Seen & Heard 5/7

THE PAINT SWAPPIN' doesn't resume in Pullman for another three months or so, but there's still enough doings on Planet Coug these days to satiate even the hardest-core Crimson addict.

So what better way to get started than by talking about one of those hard-core Coug fans: Stan Coe.

Some people know him as the former chair of the WSU alumni association. Seattle residents know him as one of the city's foremost veterinarians. And readers of People magazine may remember him as the big-hearted doc who has donated countless hours over the years caring for the pets of homeless people.

After reading this, Cougar fans everywhere will know him as one of the most amazing Crimson Soldiers of all time. For starters, Stan and his wife Marge -- who live in Seattle, mind you -- bought a condo in Pullman so they could make every home game, from football to volleyball, a real "home" game.

This past August, just a couple of days before the season opener against Idaho, Stan suffered a heart attack at his place on the Palouse.

Marge gave him CPR. But when medics arrived he was, as Stan puts it, "a flat-liner." But the miracle of medicine brought him back. And a few days later he was asking his doctor if it would be all right to travel to Boise to see the Cougars take on the Broncos.

He was completely serious.

So on Sept. 8, Stan Coe -- a flat-liner just days earlier -- literally rose from the dead to see his beloved Cougars dismantle Boise State.

That, my friends, is what Cougar pride is all about.

WORD DOWN Pullman way is that WSU President V. Lane Rawlins has canceled his subscription to Sports Illustrated. And for good reason. In a feature story on Drew Bledsoe in the May 6 edition, those bad boys at SI had the temerity to refer to WSU as Wazzu. To make matters worse, they spelled it "Wazzou."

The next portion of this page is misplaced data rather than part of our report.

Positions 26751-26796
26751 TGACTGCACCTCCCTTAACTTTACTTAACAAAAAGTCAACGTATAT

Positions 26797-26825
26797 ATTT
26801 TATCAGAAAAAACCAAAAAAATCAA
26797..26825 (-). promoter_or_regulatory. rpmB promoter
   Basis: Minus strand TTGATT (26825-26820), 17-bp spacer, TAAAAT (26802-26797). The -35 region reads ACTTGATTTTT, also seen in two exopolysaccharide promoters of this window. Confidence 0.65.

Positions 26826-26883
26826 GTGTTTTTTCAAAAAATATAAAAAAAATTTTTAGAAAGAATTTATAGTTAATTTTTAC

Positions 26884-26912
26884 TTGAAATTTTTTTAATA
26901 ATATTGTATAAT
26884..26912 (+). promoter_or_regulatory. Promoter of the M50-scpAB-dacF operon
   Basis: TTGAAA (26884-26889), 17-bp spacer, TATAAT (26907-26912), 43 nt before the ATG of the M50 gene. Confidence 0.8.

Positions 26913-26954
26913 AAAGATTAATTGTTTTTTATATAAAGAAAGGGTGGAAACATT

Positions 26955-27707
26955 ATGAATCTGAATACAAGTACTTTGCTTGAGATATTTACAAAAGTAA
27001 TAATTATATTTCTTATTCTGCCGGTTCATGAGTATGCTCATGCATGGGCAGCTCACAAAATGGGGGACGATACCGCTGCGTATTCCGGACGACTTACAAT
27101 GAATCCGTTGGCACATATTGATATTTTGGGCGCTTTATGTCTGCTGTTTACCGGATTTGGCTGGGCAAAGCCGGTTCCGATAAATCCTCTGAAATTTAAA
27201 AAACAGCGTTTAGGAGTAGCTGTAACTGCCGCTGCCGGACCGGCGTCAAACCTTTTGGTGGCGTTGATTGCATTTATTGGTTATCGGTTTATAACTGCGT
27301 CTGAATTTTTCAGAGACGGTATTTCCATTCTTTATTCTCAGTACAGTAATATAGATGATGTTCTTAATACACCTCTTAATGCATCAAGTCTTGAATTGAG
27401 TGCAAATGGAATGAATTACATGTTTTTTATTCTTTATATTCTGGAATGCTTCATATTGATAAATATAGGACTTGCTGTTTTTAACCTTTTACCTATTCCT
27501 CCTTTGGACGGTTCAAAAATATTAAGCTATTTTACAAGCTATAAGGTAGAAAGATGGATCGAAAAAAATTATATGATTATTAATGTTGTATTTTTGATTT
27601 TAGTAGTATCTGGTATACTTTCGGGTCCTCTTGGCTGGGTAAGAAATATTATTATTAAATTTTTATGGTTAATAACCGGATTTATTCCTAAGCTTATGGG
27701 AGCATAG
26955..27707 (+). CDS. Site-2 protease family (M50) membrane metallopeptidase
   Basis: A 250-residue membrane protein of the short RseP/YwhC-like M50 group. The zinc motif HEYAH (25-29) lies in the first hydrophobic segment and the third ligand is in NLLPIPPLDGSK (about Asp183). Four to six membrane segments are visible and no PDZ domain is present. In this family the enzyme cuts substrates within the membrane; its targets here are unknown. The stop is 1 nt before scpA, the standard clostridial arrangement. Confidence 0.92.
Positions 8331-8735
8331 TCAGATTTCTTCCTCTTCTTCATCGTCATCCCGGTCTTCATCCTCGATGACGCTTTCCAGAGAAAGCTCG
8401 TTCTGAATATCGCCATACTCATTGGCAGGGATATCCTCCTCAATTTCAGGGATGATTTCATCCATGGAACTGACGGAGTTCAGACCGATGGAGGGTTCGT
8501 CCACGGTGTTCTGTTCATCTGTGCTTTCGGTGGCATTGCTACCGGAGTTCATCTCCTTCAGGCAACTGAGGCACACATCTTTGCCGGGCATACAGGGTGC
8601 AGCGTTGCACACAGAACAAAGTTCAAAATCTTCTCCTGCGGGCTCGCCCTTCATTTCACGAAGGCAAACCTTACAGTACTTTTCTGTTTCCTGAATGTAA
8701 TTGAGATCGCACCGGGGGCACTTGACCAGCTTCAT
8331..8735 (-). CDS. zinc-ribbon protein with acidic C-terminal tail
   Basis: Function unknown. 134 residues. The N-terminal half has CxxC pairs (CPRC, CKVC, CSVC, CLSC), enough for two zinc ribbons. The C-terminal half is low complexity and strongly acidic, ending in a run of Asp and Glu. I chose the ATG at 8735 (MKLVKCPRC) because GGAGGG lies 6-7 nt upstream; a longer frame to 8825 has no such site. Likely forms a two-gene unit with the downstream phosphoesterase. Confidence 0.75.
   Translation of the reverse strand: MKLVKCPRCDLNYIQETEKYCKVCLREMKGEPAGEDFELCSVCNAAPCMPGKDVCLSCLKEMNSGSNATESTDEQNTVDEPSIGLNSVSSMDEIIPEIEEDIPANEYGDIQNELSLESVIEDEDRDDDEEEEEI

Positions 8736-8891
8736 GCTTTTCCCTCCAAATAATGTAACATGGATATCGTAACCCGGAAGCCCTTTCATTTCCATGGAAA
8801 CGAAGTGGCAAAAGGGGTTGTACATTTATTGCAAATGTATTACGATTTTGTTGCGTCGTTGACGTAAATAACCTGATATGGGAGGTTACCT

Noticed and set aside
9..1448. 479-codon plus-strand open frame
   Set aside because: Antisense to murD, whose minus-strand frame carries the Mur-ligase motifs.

Yes, it's true, the fine president of our beloved university has made himself an oh-so-easy target these days with his well-intentioned, but mishandled, attempt to clean up the t-shirts at The Bookie.

Two thoughts linger in the wake of all the fallout (which even included a critical column in a newspaper, The Seattle Times, that rarely acknowledges the fact Wazzu exists). First, is Rick Dickson moonlighting as Lane's public relations counsel? And second, given the dynamic vision Mr. Rawlins has brought to his post over the last two years, a miscue like this one is most forgivable.

THE RECENT decision to move this fall's WSU-UCLA football game from Nov. 16 to Dec. 7 has received mixed reviews from the faithful, ostensibly because they see it as a snub to the Cougar-Husky rivalry.

Only five times since the end of World War II have the Cougars concluded the regular season against a team other than Washington:  vs. Michigan State in '46, Penn State in '48, Houston in '59, Cal in '87 and Hawaii in '99).